Declaration of a Super Scrub
This is personal.
Since I teach high school and my last name is Hoffmeister, I get called by a lot of different names: There is the standard Mr. Hoffmeister, or Hoffmeister for short, but I’ve also been called Hoff, Hoffy, The Hoff, Pistol Pete, Hoffster, Coach Hoff (even though I don’t coach), Meister, Mr. Meister, Meisterhoff, and Halfmaster.
And since I’m built on the small side for a fully-aged grownup, I’ve also been called Smalls, Shorty, Shawty, and Little Big Man. And none of those names ever bothered me. High school kids enjoy their nicknames, their pet names, their handles. But the other day, I was called a name I didn’t like.
I was out behind the school, in the cold, wearing old blue tennis shoes, a turquoise coat some guy gave to me, a big stocking cap, and shorts. None of the colors matched.
A senior girl from one of my classes walked up to me and laughed. She said, “Hoff, you look like a scrub.”
I was taken back. “A what?”
“A scrub. Just look at you.” She pointed at the individual elements of my outfit. “Serious scrub time, Hoffy.”
I considered arguing with her. “Scrub” didn’t sound good. I felt like I’d just been called the ugliest sibling. But then I had to ask myself, “Is it true? Am I really a scrub?”
Being an English teacher, I wanted a definition for the word. But American Heritage gave me, “To clean with hard rubbing,” and that’s not even a noun.
Webster’s says, “Noun: A domestic animal of mixed or unknown parentage…”
No, that’s not what the girl meant.
So I googled.
TLC sang, “A scrub is a guy that can’t get no love from me…” And I certainly wasn’t getting no love when I got called a scrub.
So, check. I might be one.
Skee Lo helped me go a little further with my understanding. “I wish I was a little bit taller…” He said he was currently a scrub but planned on becoming a baller.
Self-analysis again: I’m only five-feet-five-inches tall. That might be scrub-like.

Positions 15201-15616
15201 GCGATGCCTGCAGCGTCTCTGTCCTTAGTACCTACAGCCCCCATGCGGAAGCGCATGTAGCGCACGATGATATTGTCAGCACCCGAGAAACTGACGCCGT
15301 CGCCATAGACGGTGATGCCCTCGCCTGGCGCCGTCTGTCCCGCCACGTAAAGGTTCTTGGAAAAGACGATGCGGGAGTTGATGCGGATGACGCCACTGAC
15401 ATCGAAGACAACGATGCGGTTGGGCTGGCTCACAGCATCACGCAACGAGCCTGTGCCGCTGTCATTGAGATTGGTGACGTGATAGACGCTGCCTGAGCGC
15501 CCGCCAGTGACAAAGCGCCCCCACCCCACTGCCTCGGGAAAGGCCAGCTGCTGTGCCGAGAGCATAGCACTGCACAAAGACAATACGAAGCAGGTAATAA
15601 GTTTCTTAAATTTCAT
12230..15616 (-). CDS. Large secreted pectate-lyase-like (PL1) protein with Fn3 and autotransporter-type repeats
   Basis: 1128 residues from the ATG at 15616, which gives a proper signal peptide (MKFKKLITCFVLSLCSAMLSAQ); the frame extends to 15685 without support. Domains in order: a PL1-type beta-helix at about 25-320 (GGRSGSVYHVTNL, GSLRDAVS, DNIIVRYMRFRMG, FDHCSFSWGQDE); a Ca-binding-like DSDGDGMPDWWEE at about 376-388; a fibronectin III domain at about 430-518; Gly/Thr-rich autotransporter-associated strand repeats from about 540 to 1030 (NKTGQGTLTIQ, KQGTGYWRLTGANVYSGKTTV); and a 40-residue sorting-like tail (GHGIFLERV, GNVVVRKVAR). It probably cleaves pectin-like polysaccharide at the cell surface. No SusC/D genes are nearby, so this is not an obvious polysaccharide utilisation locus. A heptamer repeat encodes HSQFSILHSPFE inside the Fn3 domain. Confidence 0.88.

I spent a few weeks listening to hip-hop and cross-referencing material with interviews of professional athletes.
And all that research got me to thinking. What if I am a scrub? Since rappers, NFL pro-bowl linebackers and NBA superstars are ballers, not scrubs, I could redefine myself by comparing to their key standards, lifestyles choices, and values.
Using the following ten categories, I realized that I am not only a scrub but, in fact, a super scrub.
#1. My Ride
No Caddie at the crib. No Escalade rolling. No white Lexus on the slow.
No, my ride is a bike. Not a motorcycle, an actual bicycle. I got the frame for ten dollars and added components myself. So that’s my transportation to and from work, or what I ride to meet people for coffee.
I found these bad 90’s jokes: “Your boyfriend’s so wack, he gotta pick you up…on his handlebars.”
“Your boyfriend’s so wack, he gets all hot and sweaty…from pedaling his bike.”
I’ve never been inside an Abercrombie and Fitch store. Or Hollister. I not only don’t wear Armani, I wouldn’t even be able to tell you what an Armani suit looks like. Does it have stripes? Is it made of silk?
Goodwill is too uptown for me. St. Vinnie’s too expensive.
I get all my clothes for free.
My friends and family kick me their left-overs, their hand-me-downs, their throw-aways, so there are days when I do look like a bum. And that’s not a cliché simile. I look like a real living bum. A legitimate homeless person.
There are no plasma TVs in my house. I’m not sure what “Hi Def” looks like. We don’t get cable, or satellite, and I think a Blue Ray player looks like a DVD player, but I don’t know.
I don’t own an iphone. Or any cell phone at all for that matter. I don’t know how to text message, and I definitely don’t know how to send a hot sext. There are no Blackberries recharging in my office, and my office is my own kitchen table that usually has old food stuck to it.
Here’s something about my technology purchasing goals: Next story I sell, I’m going to buy myself an oven that works.